Azealia Banks delivers the most exciting rap release of the year so far with her EP, ’1991′.
Since pummeling her way into public consciousness last year with the undeniably catchy ‘212’, Azealia Banks, the rising rap outsider has become a fixture at fashion shows, collaborated with the Scissor Sisters and Lana Del Rey and has been involved in an impressive number of feuds (Iggy Azalea, T.I. and Lil Kim to name just a few). All of this with only one single available. This week Banks has unleashed her debut EP, 1991, serving up plenty more innovative rhymes, with house beats courtesy of producer pal Machinedrum and nods to New York’s gay underground vogue balls.
The sound of bustling crowds, ringing telephones and a sample of Paris Je T’aime’s ’14e Arrondisement’ all over a steady pulsating house beat, 1991 makes quite an entrance. Named after the year she was born, 1991 embodies the best of Banks with her franticly furious rapping and surprisingly soft RnB hooks (‘NY chose me, most high rose me’). ‘Liquorice’ is an anthem to interracial sex with Banks rapping ‘since you vanilla men spend can my hot fudge bitches get with your vanilla friends?’. Sweaty, but still sweet she coos: ‘can I catch your eye, sir? / Can I be what you like? / I could be the right girl’.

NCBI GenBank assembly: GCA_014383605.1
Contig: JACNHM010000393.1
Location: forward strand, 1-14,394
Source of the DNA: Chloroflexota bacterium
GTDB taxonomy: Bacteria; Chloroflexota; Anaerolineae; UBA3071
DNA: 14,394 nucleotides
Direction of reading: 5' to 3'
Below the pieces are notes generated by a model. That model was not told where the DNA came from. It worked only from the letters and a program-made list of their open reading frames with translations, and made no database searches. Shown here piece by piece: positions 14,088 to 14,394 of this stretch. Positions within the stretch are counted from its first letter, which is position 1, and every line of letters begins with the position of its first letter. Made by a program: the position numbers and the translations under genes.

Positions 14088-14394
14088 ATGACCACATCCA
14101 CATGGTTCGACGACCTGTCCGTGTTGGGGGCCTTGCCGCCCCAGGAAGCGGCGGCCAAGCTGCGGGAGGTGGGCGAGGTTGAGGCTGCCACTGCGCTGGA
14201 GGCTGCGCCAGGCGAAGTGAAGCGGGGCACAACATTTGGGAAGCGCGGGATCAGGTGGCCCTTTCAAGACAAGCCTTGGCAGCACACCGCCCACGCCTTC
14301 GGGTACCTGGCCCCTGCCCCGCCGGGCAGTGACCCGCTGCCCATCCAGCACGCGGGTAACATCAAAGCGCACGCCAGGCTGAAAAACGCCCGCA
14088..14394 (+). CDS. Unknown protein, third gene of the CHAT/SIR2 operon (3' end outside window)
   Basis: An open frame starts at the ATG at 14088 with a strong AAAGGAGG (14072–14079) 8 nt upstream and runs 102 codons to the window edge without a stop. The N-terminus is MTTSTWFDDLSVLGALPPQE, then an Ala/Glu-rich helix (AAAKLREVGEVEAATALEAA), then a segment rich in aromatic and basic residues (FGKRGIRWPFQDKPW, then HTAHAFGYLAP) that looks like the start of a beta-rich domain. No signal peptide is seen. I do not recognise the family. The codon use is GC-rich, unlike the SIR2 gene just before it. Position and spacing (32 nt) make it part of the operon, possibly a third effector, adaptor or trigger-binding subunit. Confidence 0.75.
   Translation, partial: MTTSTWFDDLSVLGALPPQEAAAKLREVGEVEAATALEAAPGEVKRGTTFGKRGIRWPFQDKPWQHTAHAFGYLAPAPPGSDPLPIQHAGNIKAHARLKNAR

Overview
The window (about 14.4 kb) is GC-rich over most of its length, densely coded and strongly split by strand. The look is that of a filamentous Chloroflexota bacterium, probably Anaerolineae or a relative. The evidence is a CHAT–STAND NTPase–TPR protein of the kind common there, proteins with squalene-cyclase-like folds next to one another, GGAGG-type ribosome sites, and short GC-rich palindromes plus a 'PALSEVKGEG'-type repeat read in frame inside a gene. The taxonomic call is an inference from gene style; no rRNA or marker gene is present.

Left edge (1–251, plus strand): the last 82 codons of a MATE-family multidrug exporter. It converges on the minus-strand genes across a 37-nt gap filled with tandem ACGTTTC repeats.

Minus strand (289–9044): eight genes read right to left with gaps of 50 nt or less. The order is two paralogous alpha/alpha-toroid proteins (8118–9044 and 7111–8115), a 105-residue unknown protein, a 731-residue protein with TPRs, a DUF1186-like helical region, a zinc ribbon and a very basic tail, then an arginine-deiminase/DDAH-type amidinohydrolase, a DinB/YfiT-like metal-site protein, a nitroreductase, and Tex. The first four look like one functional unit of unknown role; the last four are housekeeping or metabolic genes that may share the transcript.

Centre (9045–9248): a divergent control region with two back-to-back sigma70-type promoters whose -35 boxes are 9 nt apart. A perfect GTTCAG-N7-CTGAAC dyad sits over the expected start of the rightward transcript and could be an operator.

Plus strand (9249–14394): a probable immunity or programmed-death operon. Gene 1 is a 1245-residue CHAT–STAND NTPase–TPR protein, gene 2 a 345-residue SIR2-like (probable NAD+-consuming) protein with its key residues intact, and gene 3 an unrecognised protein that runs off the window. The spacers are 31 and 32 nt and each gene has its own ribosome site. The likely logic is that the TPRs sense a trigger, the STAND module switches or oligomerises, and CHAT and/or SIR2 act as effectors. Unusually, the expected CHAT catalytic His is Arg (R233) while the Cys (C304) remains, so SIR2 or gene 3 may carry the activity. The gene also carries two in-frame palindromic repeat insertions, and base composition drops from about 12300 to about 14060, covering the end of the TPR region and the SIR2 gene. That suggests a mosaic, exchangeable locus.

The song that brought us all here, ’212′ (named after her hometown Harlem’s area code) still packs one hell of a punch almost a year later. Over Lazy Jay’s bouncy electro dance beat, Banks unleashes a barrage of insults and challenges with lightning-fast speed as a cocky aural strut. A line like ‘I guess that c**t getting’ eaten’ isn’t usual fare for the Top 40 chart but ‘212’ has become a fixture on pop radio. Banks is easily one of the most exciting people in hip-hop right and now and she definitely knows it. She barks, ‘what you go’n do when I appear, when I premiere? / Bitch, the end of ya lives is near. This shit’s been mine!’.
Critics across the board have all too lazily compared Banks to Nicki Minaj. While Minaj has become the female face of rap music, her output is straight up dance-pop, more suited to Benidorm clubs than vogue balls. Azealia shares far more similarities with hip-hop heavyweight Missy Elliott. She embodies Missy’s combination of biting put-downs, smooth RnB crooning and shameless sexual energy. Banks’ full length debut, Broke With Expensive Taste, is due out a little later this year and we’re predicting that she and producer Machinedrum could become the closest thing to this decade’s Missy Elliott and Timbaland.
Go Get It: ’212′
Forget It: ‘Van Vogue’